No pot of gold for illegal commercial crabber
by Fisheries Queensland on 24 Sep 2013
A Mooloolaba commercial crabber and his business have been fined in the Maroochydore Magistrates Court $19,000 plus $3,650 in costs for crabbing offences.
QBFP District Officer Russell Overton investigates excess pots on a commercial crabbing vessel Department of Fisheries Queensland http://www.dpi.qld.gov.au
Queensland Boating and Fisheries Patrol (QBFP) District Officer Russell Overton said the fine was for use of too many pots and fishing in a closed season.
'QBFP conducted a search of the crabber’s vessel east of Bribie Island following a tip off from the public,' said Mr Overton.
'We found the crabber using a total of 155 blue swimmer crab pots and associated apparatus, although his licence only permitted him to use 50. Some of his gear was also unmarked.
'The excess crab pots were seized, with 55 forfeited to the State and the remaining 50 pots may be returned to the crabber if he can demonstrate he can operate them legally from a second vessel he owns.
'QBFP will be requesting to destroy the excess gear to serve as a reminder to those considering illegal fishing.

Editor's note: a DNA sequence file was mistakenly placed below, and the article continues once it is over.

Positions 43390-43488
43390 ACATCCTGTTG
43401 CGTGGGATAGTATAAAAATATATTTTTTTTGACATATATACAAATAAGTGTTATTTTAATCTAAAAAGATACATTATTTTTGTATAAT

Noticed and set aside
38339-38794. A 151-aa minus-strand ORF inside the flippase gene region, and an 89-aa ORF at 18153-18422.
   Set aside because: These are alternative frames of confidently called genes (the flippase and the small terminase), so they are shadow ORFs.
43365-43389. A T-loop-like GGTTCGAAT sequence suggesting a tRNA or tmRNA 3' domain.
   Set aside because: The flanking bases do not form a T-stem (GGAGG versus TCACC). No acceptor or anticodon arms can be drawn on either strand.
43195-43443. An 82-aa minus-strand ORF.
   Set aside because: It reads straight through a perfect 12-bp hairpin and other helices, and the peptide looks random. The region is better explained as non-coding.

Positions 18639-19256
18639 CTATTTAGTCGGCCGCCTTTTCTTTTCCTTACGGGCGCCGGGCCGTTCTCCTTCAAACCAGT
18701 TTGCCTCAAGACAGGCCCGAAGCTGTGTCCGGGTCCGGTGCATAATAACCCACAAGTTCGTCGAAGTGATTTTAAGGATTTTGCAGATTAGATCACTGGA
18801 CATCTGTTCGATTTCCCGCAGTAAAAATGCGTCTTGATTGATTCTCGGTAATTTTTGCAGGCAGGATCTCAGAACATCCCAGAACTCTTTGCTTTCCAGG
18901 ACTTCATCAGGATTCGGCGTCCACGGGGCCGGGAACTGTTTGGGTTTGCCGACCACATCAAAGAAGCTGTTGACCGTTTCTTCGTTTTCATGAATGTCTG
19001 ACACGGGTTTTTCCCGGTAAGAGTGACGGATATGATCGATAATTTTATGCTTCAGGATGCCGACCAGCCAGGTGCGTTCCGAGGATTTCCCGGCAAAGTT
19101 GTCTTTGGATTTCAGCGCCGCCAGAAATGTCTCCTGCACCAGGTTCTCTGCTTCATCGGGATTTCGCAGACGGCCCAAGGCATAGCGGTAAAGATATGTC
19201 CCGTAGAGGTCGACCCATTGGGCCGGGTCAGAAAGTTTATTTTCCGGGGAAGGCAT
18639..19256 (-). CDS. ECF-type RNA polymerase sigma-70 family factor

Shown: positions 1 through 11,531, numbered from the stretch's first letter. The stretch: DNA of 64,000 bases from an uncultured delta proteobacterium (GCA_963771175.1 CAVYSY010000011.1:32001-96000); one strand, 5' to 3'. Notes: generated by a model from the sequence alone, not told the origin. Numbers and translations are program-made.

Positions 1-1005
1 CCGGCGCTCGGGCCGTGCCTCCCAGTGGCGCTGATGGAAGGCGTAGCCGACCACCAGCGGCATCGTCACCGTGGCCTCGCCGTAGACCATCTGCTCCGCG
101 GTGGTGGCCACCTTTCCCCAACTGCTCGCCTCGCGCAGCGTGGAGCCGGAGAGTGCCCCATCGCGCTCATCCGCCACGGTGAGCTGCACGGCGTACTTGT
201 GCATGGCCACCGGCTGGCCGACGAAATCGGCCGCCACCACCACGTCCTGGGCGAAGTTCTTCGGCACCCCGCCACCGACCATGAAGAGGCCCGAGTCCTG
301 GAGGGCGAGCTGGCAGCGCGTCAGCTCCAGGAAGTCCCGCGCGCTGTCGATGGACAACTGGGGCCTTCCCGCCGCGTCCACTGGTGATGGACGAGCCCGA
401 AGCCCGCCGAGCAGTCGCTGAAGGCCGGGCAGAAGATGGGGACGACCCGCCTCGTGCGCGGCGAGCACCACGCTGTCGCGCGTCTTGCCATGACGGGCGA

'Approximately 93% of commercially caught blue swimmer crabs on the east coast of Queensland come from the Sunshine Coast to Fraser Island and Moreton Bay region, which highlights the commercial importance of crabbing to this area.
'On a separate occasion, the same commercial crabber was found fishing in the spanner crab fishery during the closed season.
'The severity of the fine demonstrates the seriousness of the offences, which have the potential to impact on the sustainability of our crabbing fisheries.'
Mr Overton said fishing rules for gear and closed seasons are in place for both commercial and recreational fishers to protect our fisheries resources.
'The crabber’s illegal activities posed a threat not only to the spanner crab breeding population, but he also stood to profit from beating law-abiding commercial fishers to the markets,' he said.
'It’s important that everyone abides by the rules to assist long-term sustainability and resource sharing.'
If anyone suspects illegal fishing, please report it to the Fishwatch hotline on 1800 017 116 so that it can be investigated.
For more information on fishing rules, visit www.fisheries.qld.gov.au or call 13 25 23.
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